They even have footage of the IAEA seal being clipped off the warehouses as they're going in.

Listen to what Kay said when Brown asked him whether the debate over when the explosives were taken is now over ...

Well, at least with regard to this one bunker, and the film shows one seal, one bunker, one group of soldiers going through, and there were others there that were sealed. With this one, I think it is game, set, and match. There was HMX, RDX in there. The seal was broken. And quite frankly, to me the most frightening thing is not only was the seal broken, lock broken, but the soldiers left after opening it up. I mean, to rephrase the so-called pottery barn rule. If you open an arms bunker, you own it. You have to provide security.

Now, note one other thing. Kay is quite cautious in noting that it's only a slam dunk for the one bunker that appears in the video he's being shown.

But look at what one of the reporters who was there when the video was shot said earlier Thursday evening on Paula Zahn's show ...

Well, I should be clear. I don't think -- I'm not saying for a minute that I know that the munitions and the explosives that we stumbled upon were in fact the munitions or the explosives in question.

All I can say with certainty is that, on that day, there were bunker after bunker after bunker of explosives, tons of them, that were unguarded. We went in and looked at some of them. I don't have the sort of expertise to tell you whether or not those were exactly what they're talking about when they say that these -- how many odd tons of explosives went missing.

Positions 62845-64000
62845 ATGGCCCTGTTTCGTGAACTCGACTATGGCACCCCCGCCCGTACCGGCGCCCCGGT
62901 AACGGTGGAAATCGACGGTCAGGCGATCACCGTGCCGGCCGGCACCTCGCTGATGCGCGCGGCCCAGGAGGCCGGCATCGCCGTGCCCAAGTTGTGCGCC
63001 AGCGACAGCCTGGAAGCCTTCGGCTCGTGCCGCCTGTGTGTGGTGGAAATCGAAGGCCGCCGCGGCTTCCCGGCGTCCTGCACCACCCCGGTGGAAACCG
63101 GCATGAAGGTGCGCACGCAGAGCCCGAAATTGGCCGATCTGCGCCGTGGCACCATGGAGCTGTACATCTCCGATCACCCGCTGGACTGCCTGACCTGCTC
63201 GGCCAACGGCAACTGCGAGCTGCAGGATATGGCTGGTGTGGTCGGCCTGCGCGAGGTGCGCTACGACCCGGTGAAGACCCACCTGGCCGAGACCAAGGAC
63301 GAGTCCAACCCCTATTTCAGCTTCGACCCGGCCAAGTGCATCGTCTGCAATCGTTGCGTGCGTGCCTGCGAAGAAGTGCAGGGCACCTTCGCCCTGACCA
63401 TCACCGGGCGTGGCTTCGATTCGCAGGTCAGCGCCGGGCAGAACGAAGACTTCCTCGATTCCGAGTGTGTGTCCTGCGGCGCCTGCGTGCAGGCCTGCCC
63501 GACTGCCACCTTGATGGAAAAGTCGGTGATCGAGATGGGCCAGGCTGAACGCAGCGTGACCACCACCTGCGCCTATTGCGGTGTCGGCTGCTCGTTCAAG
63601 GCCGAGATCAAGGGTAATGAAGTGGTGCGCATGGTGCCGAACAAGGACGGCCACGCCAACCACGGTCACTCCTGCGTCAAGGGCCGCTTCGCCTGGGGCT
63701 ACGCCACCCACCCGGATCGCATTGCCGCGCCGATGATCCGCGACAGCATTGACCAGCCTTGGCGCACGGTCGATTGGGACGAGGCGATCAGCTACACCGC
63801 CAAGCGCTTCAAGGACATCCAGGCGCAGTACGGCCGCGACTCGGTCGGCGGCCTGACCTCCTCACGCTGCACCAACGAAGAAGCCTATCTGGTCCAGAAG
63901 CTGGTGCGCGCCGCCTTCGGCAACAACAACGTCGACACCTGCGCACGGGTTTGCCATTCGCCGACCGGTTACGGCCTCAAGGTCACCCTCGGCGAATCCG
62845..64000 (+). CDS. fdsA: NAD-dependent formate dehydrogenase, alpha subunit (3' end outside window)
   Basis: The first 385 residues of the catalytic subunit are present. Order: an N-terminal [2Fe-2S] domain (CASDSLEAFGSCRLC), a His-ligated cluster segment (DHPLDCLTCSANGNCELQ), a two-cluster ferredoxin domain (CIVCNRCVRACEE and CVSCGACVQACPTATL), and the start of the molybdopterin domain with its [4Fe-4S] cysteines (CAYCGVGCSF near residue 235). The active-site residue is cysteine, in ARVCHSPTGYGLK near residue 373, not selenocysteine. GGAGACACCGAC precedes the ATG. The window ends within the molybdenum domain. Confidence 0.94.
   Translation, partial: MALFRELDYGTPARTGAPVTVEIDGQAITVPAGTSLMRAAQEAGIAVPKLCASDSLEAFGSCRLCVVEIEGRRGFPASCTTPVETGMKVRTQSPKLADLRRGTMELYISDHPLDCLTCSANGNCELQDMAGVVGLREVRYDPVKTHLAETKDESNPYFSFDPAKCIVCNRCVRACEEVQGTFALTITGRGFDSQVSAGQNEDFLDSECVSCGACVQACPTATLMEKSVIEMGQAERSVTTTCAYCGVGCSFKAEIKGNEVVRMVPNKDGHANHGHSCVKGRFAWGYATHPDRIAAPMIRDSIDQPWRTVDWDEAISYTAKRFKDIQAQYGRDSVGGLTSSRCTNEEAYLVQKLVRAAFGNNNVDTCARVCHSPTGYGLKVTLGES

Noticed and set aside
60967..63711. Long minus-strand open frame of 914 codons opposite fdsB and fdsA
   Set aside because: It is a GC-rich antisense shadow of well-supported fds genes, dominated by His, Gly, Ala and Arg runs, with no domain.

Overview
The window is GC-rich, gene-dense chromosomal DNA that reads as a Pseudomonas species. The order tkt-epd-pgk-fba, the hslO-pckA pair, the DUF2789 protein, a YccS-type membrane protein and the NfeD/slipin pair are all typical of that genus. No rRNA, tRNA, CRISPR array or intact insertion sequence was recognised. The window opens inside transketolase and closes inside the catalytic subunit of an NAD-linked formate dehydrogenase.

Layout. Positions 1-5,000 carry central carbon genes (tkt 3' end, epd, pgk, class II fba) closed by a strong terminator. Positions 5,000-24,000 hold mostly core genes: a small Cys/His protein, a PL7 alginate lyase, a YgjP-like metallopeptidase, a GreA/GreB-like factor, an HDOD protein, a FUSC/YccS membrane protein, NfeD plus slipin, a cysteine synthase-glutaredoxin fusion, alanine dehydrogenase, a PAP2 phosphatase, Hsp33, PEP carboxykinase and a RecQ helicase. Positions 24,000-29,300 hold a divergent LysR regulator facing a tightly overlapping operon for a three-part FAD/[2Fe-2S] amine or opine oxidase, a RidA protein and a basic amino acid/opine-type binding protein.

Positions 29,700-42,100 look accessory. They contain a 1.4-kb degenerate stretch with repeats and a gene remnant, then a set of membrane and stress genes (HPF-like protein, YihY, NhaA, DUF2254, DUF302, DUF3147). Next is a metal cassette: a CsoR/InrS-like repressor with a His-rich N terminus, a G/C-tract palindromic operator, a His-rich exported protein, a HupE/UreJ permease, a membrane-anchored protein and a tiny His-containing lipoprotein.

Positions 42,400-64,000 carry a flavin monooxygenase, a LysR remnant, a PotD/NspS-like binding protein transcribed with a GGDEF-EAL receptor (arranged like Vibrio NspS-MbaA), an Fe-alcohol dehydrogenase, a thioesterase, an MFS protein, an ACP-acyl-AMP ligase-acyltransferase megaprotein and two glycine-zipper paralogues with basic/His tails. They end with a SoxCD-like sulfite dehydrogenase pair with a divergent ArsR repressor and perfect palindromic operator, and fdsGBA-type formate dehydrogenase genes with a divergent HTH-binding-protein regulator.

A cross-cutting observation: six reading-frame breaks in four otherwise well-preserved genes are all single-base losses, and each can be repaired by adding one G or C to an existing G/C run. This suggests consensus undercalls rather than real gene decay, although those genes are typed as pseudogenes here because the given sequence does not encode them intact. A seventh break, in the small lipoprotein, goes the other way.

So, apparently, there was bunker after bunker with the same stuff Kay was sure about in the one bunker he saw video of.

And now look how CNN plays the story on their website in the early hours of Friday morning (emphasis added) ...

Two more bits of possible evidence surfaced Thursday in the mystery of the missing Iraqi explosives, but they appear to bolster two different scenarios as to what may have happened to the cache.

The Pentagon released a photo showing activity before the U.S.-led invasion of Iraq in March 2003 outside a bunker at the weapons dump where nearly 380 tons of explosives reportedly disappeared.

While the photo might lend support to but does not prove the Pentagon's theory that the high-grade explosives were moved before the war, a videotape surfaced offering another scenario.

The video, shot by a crew from KSTP-TV in Minneapolis, Minnesota, that was embedded with the 101st Airborne Division, showed barrels of explosives in unguarded bunkers in the Al Qaqaa complex on April 18, 2003, nine days after the fall of Baghdad.

It was unclear, however, if the explosives in the video were of the same types as in the missing cache.

The Pentagon evidence in question is a piece of aerial photography showing two trucks near an al Qaqaa bunker in mid-March 2003. That's it. As part of some larger argument or larger body of evidence this might be suggestive evidence. But alone it means next to nothing. On top of that, the highly-respected globalsecurity.org website says they're not even the right bunkers.